By Vatican News
In 1987, U.S. President Ronald Reagan and Soviet leader Mikhail Gorbachev signed a document banning nuclear missiles capable of reaching targets 500 to 5,000 kilometers away. They called it the INF, or Intermediate-Range Nuclear Forces Treaty.
This year, both NATO and the United States claimed Russia had broken that treaty by developing a missile system that, in the words of a statement issued by NATO Foreign Ministers at the time: “poses significant risks to Euro-Atlantic security”. The statement invited Russia to “return urgently to full and verifiable compliance”.
Russia has denied all accusations.
Now U.S. President Donald Trump has said the United States will withdraw from the treaty if Russia does not respect its side of the agreement.
Nuclear weapons analysts fear the international instability caused by such a withdrawal could result in a renewed arms race between Russia, the United States and China.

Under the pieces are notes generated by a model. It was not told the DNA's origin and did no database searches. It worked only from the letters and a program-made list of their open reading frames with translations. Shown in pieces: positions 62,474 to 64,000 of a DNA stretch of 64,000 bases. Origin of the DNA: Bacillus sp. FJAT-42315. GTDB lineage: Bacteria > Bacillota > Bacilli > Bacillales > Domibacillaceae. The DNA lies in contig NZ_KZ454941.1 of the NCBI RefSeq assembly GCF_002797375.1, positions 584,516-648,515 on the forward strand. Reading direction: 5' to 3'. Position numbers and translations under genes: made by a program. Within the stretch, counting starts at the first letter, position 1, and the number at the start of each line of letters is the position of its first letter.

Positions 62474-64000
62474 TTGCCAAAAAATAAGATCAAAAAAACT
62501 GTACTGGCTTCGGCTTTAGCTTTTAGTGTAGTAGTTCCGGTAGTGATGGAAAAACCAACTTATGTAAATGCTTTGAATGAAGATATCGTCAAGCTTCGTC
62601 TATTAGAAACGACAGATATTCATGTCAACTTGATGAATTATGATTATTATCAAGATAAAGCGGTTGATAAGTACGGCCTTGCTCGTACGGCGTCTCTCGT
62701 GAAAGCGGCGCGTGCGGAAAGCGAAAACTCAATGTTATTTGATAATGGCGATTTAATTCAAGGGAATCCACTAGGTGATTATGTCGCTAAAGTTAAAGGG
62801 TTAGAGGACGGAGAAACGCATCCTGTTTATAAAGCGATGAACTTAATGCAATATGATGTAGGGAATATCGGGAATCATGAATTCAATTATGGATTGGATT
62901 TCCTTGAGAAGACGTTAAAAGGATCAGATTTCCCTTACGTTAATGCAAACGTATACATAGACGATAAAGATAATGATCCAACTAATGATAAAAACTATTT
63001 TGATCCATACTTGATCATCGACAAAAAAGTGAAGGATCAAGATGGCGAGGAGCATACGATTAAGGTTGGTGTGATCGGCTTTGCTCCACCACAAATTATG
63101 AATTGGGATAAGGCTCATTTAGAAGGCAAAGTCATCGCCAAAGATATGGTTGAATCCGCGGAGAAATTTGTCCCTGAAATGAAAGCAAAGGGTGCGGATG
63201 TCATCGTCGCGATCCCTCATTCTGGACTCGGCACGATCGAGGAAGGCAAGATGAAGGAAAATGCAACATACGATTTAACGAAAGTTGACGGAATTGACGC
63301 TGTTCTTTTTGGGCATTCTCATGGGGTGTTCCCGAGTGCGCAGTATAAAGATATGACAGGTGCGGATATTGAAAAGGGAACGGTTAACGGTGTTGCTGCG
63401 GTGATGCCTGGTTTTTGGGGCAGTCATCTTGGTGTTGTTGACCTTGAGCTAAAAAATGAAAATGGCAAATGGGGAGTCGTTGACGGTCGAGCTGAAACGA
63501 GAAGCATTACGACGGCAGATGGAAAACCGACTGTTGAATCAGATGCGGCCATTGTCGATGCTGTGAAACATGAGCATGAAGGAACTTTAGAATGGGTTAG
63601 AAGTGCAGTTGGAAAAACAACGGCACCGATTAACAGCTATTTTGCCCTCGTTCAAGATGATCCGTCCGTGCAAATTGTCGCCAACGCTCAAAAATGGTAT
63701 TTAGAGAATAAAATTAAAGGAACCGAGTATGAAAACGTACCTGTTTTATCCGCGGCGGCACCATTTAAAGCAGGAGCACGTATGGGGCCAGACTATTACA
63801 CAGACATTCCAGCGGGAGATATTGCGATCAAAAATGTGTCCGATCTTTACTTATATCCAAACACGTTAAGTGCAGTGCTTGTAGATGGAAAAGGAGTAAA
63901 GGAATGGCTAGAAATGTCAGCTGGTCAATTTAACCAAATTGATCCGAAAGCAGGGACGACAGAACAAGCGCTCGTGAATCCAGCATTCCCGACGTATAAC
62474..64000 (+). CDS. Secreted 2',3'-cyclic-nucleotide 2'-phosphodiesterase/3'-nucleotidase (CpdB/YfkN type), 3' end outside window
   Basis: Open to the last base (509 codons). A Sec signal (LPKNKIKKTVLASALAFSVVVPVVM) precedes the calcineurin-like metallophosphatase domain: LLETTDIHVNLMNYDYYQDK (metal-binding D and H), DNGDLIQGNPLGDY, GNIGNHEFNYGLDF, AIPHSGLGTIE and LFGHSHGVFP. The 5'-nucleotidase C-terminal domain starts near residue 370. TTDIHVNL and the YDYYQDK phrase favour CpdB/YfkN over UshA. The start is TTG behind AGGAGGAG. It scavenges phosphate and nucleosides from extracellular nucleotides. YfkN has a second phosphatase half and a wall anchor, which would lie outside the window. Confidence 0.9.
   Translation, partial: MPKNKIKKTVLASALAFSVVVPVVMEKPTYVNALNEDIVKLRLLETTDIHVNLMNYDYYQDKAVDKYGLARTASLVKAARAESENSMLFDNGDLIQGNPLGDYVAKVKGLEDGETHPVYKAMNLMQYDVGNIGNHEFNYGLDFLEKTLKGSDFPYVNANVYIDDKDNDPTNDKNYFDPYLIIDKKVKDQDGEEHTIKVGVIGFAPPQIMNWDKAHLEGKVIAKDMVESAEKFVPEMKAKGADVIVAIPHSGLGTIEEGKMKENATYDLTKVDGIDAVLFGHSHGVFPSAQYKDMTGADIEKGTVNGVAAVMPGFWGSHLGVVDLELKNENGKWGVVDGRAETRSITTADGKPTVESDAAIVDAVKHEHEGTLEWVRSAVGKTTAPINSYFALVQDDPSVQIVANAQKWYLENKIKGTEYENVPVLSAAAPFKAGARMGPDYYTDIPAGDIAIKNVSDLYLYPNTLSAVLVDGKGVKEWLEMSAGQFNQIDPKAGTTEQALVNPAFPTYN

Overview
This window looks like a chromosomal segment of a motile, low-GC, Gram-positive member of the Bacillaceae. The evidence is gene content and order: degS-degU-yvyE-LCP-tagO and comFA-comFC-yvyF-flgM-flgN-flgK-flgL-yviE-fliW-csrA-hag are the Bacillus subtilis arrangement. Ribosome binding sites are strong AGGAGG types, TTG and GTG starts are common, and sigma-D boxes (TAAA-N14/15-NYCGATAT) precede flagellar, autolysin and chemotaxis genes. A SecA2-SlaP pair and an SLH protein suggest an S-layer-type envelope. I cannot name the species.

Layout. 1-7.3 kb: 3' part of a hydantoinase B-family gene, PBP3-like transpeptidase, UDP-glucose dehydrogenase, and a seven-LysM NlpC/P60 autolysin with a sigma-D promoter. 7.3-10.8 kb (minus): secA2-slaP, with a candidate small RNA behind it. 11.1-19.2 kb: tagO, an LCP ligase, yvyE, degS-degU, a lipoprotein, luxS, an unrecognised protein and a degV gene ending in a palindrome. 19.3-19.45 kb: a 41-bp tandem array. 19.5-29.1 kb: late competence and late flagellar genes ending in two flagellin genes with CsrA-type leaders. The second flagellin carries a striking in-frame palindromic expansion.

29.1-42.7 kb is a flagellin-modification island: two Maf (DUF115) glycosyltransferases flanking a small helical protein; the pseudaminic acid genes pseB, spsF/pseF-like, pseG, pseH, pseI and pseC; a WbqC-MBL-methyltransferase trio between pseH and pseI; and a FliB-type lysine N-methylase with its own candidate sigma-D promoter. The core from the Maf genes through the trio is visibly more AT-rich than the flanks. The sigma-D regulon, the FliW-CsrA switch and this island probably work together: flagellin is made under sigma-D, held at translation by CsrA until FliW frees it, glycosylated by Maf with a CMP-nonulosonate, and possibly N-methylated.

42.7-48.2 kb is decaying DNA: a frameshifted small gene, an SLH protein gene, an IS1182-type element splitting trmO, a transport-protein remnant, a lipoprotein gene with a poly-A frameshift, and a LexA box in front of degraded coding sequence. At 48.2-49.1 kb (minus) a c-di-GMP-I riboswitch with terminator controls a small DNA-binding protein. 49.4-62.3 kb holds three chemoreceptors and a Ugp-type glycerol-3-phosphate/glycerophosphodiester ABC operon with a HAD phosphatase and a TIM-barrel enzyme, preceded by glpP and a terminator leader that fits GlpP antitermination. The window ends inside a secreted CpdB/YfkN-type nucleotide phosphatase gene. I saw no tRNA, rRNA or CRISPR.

In 2017, the Vatican hosted an International Symposium entitled “Prospects for a world free of nuclear weapons and for integral disarmament”. During that meeting, Pope Francis expressed his concern for “the catastrophic humanitarian and environmental effects of any employment of nuclear devices”. The Pope confirmed that “the threat of their use, as well as their very possession, is to be firmly condemned”. “Weapons of mass destruction, particularly nuclear weapons, create nothing but a false sense of security”, said the Pope. “They cannot constitute the basis for peaceful coexistence between members of the human family, which must rather be inspired by an ethics of solidarity”.